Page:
Security researchers at Avast, an antivirus company, have found a link that has been spreading rapidly on Facebook and Twitter that prompts users to download malware that looks like Adobe Flash Player technology. Once users download the fake Adobe software, the scammers can take control of a user’s profile, posting to their feed, liking pages or becoming a fan.
The hack works by installing a fake extension to a user’s Google Chrome or Firefox browsers, making the download appear legit. While the attacks have only been tracked in Turkey so far, but experts at Avast warned that other cybercriminals could soon copy the techniques of the clickjacking attack.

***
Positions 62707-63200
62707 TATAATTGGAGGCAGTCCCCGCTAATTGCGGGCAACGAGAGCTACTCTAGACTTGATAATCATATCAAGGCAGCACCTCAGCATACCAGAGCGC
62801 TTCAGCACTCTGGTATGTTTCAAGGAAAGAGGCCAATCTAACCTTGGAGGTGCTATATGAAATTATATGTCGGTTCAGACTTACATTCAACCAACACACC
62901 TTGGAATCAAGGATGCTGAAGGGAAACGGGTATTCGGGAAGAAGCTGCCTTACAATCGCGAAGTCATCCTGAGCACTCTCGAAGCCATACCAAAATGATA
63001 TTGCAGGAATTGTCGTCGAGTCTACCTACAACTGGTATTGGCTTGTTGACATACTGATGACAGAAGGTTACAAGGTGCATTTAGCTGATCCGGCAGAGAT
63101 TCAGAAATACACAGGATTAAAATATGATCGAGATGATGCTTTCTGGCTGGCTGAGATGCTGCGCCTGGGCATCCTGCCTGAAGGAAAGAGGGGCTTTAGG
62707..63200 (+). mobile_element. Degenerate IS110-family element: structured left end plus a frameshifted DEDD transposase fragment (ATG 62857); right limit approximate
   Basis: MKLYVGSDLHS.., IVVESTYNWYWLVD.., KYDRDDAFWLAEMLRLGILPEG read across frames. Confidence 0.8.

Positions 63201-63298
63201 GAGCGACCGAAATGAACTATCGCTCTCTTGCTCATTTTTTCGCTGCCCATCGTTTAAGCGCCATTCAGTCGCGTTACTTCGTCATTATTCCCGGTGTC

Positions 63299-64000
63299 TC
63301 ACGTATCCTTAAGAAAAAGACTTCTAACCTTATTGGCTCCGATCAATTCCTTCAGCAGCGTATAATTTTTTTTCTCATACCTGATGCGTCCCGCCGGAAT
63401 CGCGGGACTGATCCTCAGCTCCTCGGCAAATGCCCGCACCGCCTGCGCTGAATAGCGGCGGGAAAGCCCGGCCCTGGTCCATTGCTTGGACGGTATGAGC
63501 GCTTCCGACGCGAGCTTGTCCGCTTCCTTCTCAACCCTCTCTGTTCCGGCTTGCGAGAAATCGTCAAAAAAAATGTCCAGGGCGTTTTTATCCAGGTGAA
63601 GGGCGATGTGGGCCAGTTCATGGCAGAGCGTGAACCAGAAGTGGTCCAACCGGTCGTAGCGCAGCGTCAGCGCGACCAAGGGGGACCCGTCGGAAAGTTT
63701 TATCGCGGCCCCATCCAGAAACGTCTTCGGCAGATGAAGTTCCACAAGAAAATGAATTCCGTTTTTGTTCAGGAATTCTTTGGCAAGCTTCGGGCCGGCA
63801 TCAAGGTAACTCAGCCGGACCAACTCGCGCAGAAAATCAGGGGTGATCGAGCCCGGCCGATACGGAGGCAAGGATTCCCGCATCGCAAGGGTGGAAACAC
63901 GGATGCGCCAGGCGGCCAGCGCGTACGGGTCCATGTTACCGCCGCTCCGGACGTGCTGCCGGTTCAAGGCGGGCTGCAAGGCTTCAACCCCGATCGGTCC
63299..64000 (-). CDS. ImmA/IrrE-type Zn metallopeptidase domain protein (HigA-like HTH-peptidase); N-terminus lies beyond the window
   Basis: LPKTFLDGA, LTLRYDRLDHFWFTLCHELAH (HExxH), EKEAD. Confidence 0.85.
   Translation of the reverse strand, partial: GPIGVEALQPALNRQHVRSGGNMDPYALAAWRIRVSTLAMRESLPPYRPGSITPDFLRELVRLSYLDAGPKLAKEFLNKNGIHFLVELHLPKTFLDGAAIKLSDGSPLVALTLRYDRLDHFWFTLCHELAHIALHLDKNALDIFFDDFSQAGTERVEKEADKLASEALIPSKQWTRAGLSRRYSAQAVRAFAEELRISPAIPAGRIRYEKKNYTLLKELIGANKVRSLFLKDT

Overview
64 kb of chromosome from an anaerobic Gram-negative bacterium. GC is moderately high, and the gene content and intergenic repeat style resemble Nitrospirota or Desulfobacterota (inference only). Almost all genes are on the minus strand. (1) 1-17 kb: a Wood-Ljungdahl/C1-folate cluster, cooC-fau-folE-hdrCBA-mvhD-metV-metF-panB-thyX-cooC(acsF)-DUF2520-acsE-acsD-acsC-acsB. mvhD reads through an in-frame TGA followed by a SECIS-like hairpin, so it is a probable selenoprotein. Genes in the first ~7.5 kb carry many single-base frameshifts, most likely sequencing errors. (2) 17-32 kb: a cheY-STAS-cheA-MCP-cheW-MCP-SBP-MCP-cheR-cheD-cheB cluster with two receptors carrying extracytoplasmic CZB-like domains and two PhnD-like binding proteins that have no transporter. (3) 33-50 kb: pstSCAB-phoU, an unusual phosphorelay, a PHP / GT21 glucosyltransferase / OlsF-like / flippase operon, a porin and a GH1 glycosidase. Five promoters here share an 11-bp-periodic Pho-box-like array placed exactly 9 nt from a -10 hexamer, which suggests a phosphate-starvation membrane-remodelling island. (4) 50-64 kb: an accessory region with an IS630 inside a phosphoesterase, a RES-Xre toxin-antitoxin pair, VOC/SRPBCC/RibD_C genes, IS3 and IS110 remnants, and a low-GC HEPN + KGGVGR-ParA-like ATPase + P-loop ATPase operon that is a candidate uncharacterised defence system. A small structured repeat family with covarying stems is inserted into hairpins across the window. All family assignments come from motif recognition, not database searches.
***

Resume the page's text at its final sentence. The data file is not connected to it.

Clickjacking scams like this one are all too common on social media, where users are more likely to trust links posted by their friends. However, avoiding these scams ultimately comes down to common sense. Before clicking on any link, and especially before downloading any software, examine the content of what you’re about to download carefully. If it doesn’t look or feel right, or if it doesn’t seem like something that your friends would post, then don’t click. While hackers exploit users’ inherent trust of their friends, looking at shared content with a more discerning eye can easily prevent you from falling prey to cons like this one.
If you have been hit by this or similar scams, then use this guide to remove the rogue browser extension: